Use of cloth causes them skin problems
According to the National Family Health Survey, 50 per cent of women aged 15-24 years still use cloth instead of pad for menstrual hygiene. These data point to a lack of awareness about menstrual hygiene, increasing the risk of health problems.
Menstruation is still considered a taboo subject in large parts of India.
Chandrakala, the owner of a small shop in Gollahalli, Kumbalgodu, was unaware about sanitary napkins until her daughter Lavanya made her familiar with sanitary napkins.
“Using cloth instead of pads for six years is causing pain in my stomach and legs. It is difficult to clean cloth. I have faced so many infections because of cloth,” she informed The Observer.
Lavanya, who got information about pads in her school, taught her mother to use pads instead of cloth.
“Girls are now given sessions in schools to spread awareness about menstrual hygiene, so that they do not face the same problems like their mothers,” said Lavanya.
Gayatri, 20, who recently shifted from a village to Bengaluru, shared: “Using cloth created problems of boils and rashes.” Her husband informed her about sanitary napkins. Irregular periods have prevented her from conceiving. This has also resulted in problems with her in-laws and led to self-doubt.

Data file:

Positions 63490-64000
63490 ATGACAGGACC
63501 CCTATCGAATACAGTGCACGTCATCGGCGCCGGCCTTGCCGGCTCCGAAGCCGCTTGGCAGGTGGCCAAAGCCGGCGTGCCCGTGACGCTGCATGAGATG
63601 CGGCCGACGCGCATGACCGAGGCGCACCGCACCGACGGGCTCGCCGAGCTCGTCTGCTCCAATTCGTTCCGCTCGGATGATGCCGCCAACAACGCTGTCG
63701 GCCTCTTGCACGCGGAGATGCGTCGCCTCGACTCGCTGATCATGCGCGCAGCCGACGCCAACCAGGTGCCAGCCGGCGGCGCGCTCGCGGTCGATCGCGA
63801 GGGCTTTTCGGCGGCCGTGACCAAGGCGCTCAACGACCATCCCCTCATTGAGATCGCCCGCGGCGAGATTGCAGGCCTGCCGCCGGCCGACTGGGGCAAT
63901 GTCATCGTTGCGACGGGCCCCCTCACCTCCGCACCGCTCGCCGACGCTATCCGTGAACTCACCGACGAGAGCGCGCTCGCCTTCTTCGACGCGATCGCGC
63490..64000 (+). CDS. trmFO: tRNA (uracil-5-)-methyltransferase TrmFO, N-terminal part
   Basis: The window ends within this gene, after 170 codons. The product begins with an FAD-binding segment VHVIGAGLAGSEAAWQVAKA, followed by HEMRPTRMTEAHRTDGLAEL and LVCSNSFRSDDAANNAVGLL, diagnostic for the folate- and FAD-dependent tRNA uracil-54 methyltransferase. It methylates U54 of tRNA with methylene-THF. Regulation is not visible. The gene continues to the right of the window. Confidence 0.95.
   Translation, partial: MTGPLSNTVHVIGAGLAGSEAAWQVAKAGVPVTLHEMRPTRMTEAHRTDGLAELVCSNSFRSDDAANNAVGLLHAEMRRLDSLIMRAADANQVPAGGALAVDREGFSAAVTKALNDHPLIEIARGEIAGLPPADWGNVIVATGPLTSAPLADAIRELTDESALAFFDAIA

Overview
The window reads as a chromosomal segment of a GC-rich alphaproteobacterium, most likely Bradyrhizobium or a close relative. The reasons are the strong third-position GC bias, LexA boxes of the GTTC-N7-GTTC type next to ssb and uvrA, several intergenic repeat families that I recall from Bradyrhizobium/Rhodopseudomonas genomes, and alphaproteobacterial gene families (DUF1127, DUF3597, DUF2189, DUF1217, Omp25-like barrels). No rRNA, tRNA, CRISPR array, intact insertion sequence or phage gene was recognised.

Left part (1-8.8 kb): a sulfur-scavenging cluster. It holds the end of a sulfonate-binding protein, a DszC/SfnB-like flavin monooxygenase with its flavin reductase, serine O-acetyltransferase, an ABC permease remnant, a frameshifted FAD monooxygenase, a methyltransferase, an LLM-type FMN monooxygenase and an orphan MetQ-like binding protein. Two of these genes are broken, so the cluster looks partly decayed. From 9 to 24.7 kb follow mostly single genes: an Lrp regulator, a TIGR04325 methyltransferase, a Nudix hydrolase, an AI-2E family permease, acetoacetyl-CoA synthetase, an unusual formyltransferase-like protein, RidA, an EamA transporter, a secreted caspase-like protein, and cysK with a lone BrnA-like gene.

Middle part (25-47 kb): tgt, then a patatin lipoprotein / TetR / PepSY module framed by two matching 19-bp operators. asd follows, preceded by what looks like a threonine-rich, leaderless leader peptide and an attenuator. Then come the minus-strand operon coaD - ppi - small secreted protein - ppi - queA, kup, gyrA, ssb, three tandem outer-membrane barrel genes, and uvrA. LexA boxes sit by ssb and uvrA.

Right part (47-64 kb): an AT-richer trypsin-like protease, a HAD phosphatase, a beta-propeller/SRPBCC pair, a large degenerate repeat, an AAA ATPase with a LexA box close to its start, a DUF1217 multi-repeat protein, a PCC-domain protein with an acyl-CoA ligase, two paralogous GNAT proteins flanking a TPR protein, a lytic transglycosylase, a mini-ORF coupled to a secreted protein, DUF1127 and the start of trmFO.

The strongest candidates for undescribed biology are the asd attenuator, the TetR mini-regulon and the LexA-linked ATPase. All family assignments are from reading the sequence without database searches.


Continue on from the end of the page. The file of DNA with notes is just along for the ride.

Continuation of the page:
“Disposal of sanitary napkins is the major problem faced by women in rural areas,” Gayatri added.
College student Rashmita, who lives in Devagere, rued the unavailability of menstrual cups in nearby medical shops. Amazon does not deliver them because of her remote location.
Gynecologist Suhasini Inamdar said: “Using menstrual cups is the best, but it depends from family to family as it can break your hymen at times, which is an issue according to some families. Using cloth can cause diseases like bacterial infection, skin problems, and problems in the uterus. Washable pads are suggested only if they are washed with warm water and soap, and dried in the sun.”
“Women should use an affordable and convenient way to care for menstrual hygiene as it is an internal part of their lives. Ignoring it can cause severe problems to their health,” she added.
Aastha Bihar, a member of the Rotaract Club of Koramangala, said: “A young team of club members did a project named ‘Bleed Green’ which had the motto of creating awareness about menstrual hygiene and distributing sanitary napkins to 5,000 women.”
Braja Kishore Pradhan, Vice President of the NGO Aahwahan Foundation, shared: “We have adopted 205 schools and colleges, where they arrange various kinds of awareness sessions, projects targeting young girls…, and making them understand the process of menstruation. We visit schools, rural, semi-rural and slum areas and ensure proper consultation for under-privileged women and girls. We visit schools with experts in gynecology and with sanitary napkins. Proper treatment is given to women suffering from problems at an affordable cost.”
The NGO has provided 15,000 women and girls with sanitary napkins, he added.